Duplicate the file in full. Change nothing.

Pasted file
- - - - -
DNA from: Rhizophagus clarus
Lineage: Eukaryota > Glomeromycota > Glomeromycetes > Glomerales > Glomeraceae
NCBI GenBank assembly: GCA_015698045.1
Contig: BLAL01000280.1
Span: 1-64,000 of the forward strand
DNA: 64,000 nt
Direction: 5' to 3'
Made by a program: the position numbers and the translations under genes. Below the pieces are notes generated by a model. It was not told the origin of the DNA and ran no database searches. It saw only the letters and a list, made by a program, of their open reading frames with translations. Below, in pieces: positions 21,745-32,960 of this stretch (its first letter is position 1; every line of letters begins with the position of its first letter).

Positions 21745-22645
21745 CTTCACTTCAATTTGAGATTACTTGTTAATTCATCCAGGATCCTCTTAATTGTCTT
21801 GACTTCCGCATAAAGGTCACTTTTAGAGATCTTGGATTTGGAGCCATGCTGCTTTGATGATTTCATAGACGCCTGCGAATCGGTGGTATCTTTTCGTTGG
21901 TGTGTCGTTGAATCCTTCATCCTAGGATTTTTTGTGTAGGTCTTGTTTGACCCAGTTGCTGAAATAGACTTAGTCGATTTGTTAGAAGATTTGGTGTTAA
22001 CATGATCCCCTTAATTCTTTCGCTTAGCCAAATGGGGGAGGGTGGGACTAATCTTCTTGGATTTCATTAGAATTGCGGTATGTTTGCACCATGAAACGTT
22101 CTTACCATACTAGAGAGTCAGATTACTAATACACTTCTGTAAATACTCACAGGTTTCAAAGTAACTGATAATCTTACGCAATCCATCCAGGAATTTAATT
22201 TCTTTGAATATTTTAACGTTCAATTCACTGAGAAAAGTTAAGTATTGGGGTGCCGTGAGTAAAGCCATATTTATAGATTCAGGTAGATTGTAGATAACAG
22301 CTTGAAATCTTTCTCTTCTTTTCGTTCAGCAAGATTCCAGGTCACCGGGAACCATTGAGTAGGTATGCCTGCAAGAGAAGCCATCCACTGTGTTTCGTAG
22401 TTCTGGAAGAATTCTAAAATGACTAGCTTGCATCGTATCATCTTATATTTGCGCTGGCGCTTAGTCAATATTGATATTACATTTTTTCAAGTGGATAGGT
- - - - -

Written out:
DNA from: Rhizophagus clarus
Lineage: Eukaryota > Glomeromycota > Glomeromycetes > Glomerales > Glomeraceae
NCBI GenBank assembly: GCA_015698045.1
Contig: BLAL01000280.1
Span: 1-64,000 of the forward strand
DNA: 64,000 nt
Direction: 5' to 3'
Made by a program: the position numbers and the translations under genes. Below the pieces are notes generated by a model. It was not told the origin of the DNA and ran no database searches. It saw only the letters and a list, made by a program, of their open reading frames with translations. Below, in pieces: positions 21,745-32,960 of this stretch (its first letter is position 1; every line of letters begins with the position of its first letter).

Positions 21745-22645
21745 CTTCACTTCAATTTGAGATTACTTGTTAATTCATCCAGGATCCTCTTAATTGTCTT
21801 GACTTCCGCATAAAGGTCACTTTTAGAGATCTTGGATTTGGAGCCATGCTGCTTTGATGATTTCATAGACGCCTGCGAATCGGTGGTATCTTTTCGTTGG
21901 TGTGTCGTTGAATCCTTCATCCTAGGATTTTTTGTGTAGGTCTTGTTTGACCCAGTTGCTGAAATAGACTTAGTCGATTTGTTAGAAGATTTGGTGTTAA
22001 CATGATCCCCTTAATTCTTTCGCTTAGCCAAATGGGGGAGGGTGGGACTAATCTTCTTGGATTTCATTAGAATTGCGGTATGTTTGCACCATGAAACGTT
22101 CTTACCATACTAGAGAGTCAGATTACTAATACACTTCTGTAAATACTCACAGGTTTCAAAGTAACTGATAATCTTACGCAATCCATCCAGGAATTTAATT
22201 TCTTTGAATATTTTAACGTTCAATTCACTGAGAAAAGTTAAGTATTGGGGTGCCGTGAGTAAAGCCATATTTATAGATTCAGGTAGATTGTAGATAACAG
22301 CTTGAAATCTTTCTCTTCTTTTCGTTCAGCAAGATTCCAGGTCACCGGGAACCATTGAGTAGGTATGCCTGCAAGAGAAGCCATCCACTGTGTTTCGTAG
22401 TTCTGGAAGAATTCTAAAATGACTAGCTTGCATCGTATCATCTTATATTTGCGCTGGCGCTTAGTCAATATTGATATTACATTTTTTCAAGTGGATAGGT